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ROSSINI: Stabat Mater


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Gioachino Rossini(1792-1868)


Stabat Mater



How best to remember one of the most influential artists of the earlynineteenth century? F?¬ted by writers like Stendhal, rival and ouster of evenBeethoven in some quarters, creator of the gourmet's Tournedos Rossini steak,composer of the William Tell Overture and the comic opera The Barberof Seville. It seems odd to reconcile the jokey, portly figure of the bonviveur with a composer of religious music. Until the lights dim and the musicstarts to play.



Rossini intentionally gave up composing operas after his epic five hourlong William Tell, written for all the pomp that Paris required andsetting the style for French Grand Opera for the rest of the nineteenth centuryExhausted, out of touch with what might follow, this Italian in Paris retiredon his laurels - or so the story goes. What followed were trifles, songs andpiano pieces and two religious settings - the Stabat Mater and the PetiteMesse Solennelle.



Rossini was born on 29th February 1792 in the unremarkable small port ofPesaro on the Italian Adriatic coast, to barely literate but musical parents.

Those early years saw revolution and war in Europe and young Rossini was wellaware of the national sentiments that began to stir in Italy shortly afterwardsHis r??le was not that of the great musical patriot: that was to be given toVerdi, his junior of thirty years. But Rossini did grow from his humblebeginnings to become the opera composer of the day and toast of the times.



His career began in Venice at an early age but soon moved via Bolognaand Ferrara to that great operatic centre, Milan and particularly to La Scala,Italy's foremost opera house. Success arrived with the premi?¿re of La Pietradel paragone which brought both fame and an exemption from militaryservice. By 1815, Rossini had moved to Naples, climax of the English Grand Tourcircuit and the best place for Italian comic opera or opera buffa.



Rome was next stop on his travels, to supervise revivals of previousoperas and the premi?¿re of his latest work, The Barber of Seville, receivedthere with utter contempt in one of the greatest failures of all operatic firstnights. Despite this setback, Rossini was well on the road to becoming themajor opera composer of his day. He travelled the country throwing off scoresat breakneck speed. Some are now forgotten, many are remembered by theirovertures only and others have been revived for the memorable melodies that hadoriginally made them popular.



Although London beckoned and Rossini met the King at Brighton, no Londonopera was ever to see the light of day. William Tell was set to be bothfinal triumph and the very reason for no more Rossini operas. Wagner and Verdiwere on the horizon and their influence would be too strong now. As an operaticcomposer, Rossini had reached the point where he felt unable to continue andequally unable to adapt to a new style. His health too, after many yearsof dalliance, was in sad decline. Yet there was still enough life in the greatman to produce his choral religious masterpiece.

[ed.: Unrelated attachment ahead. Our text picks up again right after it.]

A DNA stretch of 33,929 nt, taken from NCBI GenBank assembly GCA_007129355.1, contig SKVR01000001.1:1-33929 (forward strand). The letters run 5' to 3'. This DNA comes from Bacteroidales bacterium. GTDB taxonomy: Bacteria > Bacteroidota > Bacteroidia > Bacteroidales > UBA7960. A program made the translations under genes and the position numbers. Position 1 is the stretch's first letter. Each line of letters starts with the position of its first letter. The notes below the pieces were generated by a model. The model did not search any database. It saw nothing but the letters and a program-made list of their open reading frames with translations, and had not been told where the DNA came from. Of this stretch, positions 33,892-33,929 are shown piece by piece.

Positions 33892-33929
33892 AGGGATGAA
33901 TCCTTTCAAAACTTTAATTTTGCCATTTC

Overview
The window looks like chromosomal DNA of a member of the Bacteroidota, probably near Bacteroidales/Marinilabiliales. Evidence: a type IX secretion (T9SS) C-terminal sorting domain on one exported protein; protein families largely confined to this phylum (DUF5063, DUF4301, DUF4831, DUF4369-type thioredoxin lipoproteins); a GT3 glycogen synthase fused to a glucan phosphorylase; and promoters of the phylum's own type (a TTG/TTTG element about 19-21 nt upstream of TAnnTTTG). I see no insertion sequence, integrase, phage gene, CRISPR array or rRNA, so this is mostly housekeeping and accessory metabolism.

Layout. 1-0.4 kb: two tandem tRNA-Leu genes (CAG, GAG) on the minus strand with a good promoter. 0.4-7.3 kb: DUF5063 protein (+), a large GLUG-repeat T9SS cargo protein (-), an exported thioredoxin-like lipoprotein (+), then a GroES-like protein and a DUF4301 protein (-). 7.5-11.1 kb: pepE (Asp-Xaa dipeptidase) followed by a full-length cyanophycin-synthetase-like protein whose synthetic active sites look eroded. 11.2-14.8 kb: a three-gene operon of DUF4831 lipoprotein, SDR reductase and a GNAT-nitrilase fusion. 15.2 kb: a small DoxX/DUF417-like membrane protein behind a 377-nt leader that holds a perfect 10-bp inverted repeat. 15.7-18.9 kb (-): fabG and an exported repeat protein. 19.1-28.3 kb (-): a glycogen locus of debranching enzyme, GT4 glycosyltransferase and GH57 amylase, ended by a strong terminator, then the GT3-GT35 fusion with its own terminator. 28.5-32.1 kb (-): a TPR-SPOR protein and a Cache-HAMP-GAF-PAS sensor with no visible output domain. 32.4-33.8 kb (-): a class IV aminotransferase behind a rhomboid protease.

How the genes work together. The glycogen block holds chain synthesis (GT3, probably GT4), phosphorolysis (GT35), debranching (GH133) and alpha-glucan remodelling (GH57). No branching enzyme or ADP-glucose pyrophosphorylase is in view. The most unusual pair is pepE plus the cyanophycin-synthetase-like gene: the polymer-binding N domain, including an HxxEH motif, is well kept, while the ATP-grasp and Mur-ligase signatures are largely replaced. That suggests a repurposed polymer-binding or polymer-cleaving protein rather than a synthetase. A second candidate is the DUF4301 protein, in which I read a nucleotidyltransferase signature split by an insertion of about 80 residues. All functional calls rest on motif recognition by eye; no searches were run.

The Stabat Mater is to Rossini what the Requiem would beto Verdi, a unique full-scale religious setting which still seems to have itsessence in the lyric theatre. For Rossini it was also a case of acomposer coming out of retirement to create one of his finest works and thenretreating back to compose little salon pieces to please his Parisian friends.



The poem describing Mary's grief at the foot of the cross is a medievaltext that has been set by many composers up to the present day. Rossini wascommissioned in 1831 by a Spanish Bishop, but ill health meant that of thetwelve sections originally envisaged, he completed only six, leaving the restof the composition to the Bolognese composer, Giovanni Tadolini. Officially,Rossini was suffering from lumbago, although it is likely that his illness wasfar more serious and in 1832 he took the cure at Aix-les-Bains for a diseasethat by its recurrence seems most likely to have been venereal in origin.



In 1837, Rossini's Spanish Bishop died and when a publisher wrote to saythe score was to become available for publication, the composer had to admitthat it was not all his own work. Spurred on by the challenge, the score wascompleted and first performed in Bologna in March 1842.



The Stabat Mater is written for full orchestra with four soloistsand chorus and divided into ten sections Operatic and highly melodic in style,it ranges from an impressively grand opening through the popular tenor aria Cujusanimam to the two remarkable unaccompanied chorus passages that impressedWagner so much. The serious nature of the piece is confirmed by the use of abig double fugue as conclusion. Certainly more looking forward to Verdi thanback to Bach, this is one of Rossini's finest and most attractive works. Thejokes of the Barber may not be there, nor the patriotic words of William Tell,but the popular expression of Mediterranean belief in life and faith shows thatRossini still was able, after his self-styled retirement, to create another newmasterpiece.



David Doughty












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Facts
Item number 8554443
Barcode 636943444320
Release date 12/01/1999
Category Romantic
Label Naxos Classics
Media type CD
Number of units 1
Performers
Artists Siragusa, Antonino
Colombara, Carlo
Scalchi, Gloria
Pace, Patrizia
Composers Rossini, Gioachino
Conductors Morandi, Pier Giorgio
Orchestras Hungarian State Opera Chorus
Hungarian State Opera Orchestra
Disc: 1
Stabat Mater
1 Stabat Mater dolorosa
2 Cujus animam gementem
3 Quis est homo
4 Pro peccatis
5 Eja, Mater, fons amoris
6 Sancta Mater
7 Fac ut portem
8 Inflammatus et accensus
9 Quando corpus morietur
10 In sempiterna saecula
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